Pro 13:23 An abundance of food is in poor people’s fields, but injustice sweeps it away-
AV "want of judgment", as if the failure to have enough food is the fault of the poor. This would be in line with :18 and Prov. 28:19. Solomon repeatedly sees poverty as being the fault of the poor, and their refusal of his teaching of wisdom (s.w. Prov. 6:11; 10:4,15; 13:7,8,18,23; 24:34; 28:19; 31:7). Many of these passages are effectively mocking the poor, which Solomon condemns in Prov. 17:5. He fails to take his own wisdom, as we also see in his behaviour with foreign women. Again we see Solomon's works based approach to righteousness, and lack of grace; refusing to accept that we are all poor men before God, as David himself exemplified when he cried to God as a poor man (Ps. 34:6). But his much beloved father David was unashamed to say he was a materially "poor man" (1 Sam. 18:23); and Uriah, whom he wronged, is described also as a "poor man" (2 Sam. 12:1). The poor were to be defended and given to (Ps. 82:3), and the Bible is clear that poverty isn't necessarily a result of sin or unwisdom. But Solomon fails to appreciate this, so obsessed is he with works, and the idea that obedience to his anthology of Proverbs will make the poor prosperous, as if God's truth is a kind of wealth creation scheme.  

Pro 13:24 One who spares the rod hates his son, but one who loves him is careful to discipline him-
Solomon has so much to say about "correction" or "instruction" coming from the possession of wisdom (Prov. 8:10,33; 10:17; 12:1; 13:1,24; 15:5,10,32; 16:22; 19:20,27; 22:15; 23:12,13). But in the end he chastised or corrected his people by whipping them (s.w. 1 Kings 12:11,14). Solomon initially asked for wisdom in order to guide his people, but he ended up whipping / physically chastising them into conformity with his wishes rather than allowing wisdom to correct. Again, he was playing God; for it is God through His wisdom who chastises, and not man. But Solomon thought he was effectively God to his people. This is why Solomon argues that servants cannot be corrected by words (Prov. 29:19 s.w.), and a child must be physically chastised (s.w. Prov. 19:18; 29:17 cp. Prov. 13:24; 23:13), regardless of his screams of pain. This kind of thing is a denial of his claims elsewhere that it is Divine wisdom which chastises / corrects, and such correction is from God and not man. Solomon's final description of himself as an old and foolish king who refuses to be admonished says it all (Ecc. 4:13); he admonishes others (s.w. Ecc. 12:12), but refuses to be admonished or corrected by his own wisdom. He failed to personalize it.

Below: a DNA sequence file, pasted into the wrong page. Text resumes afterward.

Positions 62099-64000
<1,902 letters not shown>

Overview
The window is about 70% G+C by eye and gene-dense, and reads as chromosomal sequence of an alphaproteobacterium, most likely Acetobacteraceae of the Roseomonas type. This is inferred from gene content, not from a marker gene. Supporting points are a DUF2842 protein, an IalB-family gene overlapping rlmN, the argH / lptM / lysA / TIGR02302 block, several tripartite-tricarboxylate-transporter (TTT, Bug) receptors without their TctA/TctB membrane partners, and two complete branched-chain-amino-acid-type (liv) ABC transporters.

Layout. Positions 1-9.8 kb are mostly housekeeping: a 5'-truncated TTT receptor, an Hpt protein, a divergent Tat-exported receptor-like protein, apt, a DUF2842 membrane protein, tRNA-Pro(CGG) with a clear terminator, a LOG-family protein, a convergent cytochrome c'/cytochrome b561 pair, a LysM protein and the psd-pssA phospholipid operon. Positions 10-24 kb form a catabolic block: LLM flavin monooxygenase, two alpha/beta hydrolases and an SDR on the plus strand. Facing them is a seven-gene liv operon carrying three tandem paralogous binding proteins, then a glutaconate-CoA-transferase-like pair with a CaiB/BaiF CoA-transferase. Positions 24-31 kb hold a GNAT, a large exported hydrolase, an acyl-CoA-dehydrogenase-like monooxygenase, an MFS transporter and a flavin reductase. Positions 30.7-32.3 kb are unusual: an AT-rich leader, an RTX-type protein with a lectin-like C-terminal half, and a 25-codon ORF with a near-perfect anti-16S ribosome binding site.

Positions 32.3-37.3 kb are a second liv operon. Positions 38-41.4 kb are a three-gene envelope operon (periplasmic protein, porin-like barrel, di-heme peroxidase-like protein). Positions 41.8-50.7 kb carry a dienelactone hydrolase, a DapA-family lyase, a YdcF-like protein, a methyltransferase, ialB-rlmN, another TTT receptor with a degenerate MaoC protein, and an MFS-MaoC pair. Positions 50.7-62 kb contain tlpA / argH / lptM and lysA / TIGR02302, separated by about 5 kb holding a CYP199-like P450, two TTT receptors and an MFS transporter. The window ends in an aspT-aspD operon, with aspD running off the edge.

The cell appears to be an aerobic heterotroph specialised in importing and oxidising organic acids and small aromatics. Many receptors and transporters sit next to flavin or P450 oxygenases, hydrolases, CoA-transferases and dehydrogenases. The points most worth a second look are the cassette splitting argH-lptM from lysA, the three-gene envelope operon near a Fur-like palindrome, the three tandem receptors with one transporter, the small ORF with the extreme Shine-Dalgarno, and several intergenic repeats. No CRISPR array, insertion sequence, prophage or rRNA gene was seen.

Pro 13:25 The righteous one eats to the satisfying of his soul, but the belly of the wicked goes hungry
But we think of the righteous Paul often going hungry, and hardly having a satisfied soul (2 Cor. 6:5; 11:27). As I have observed so often, Solomon is presenting an overly simplistic view of blessing for the righteous now, and cursing for the wicked. The book of Job, and his father David's experiences, ought to have taught him that this was not the case. Solomon later concludes that despite having every material blessing, a man can still not be satisfied (s.w. Ecc. 4:8; 6:3). But in Proverbs he thinks that the righteous do satisfy their souls in this life (Prov. 13:25). But he thought that this would be experienced in this life, rather than in any future Kingdom of God on earth. As he got closer to death, he realized that he had not satisfied his soul despite all his wealth. And so he concluded that righteousness was vain, and turned away from Yahweh. This is what happens when we lose the perspective of the future Kingdom of God.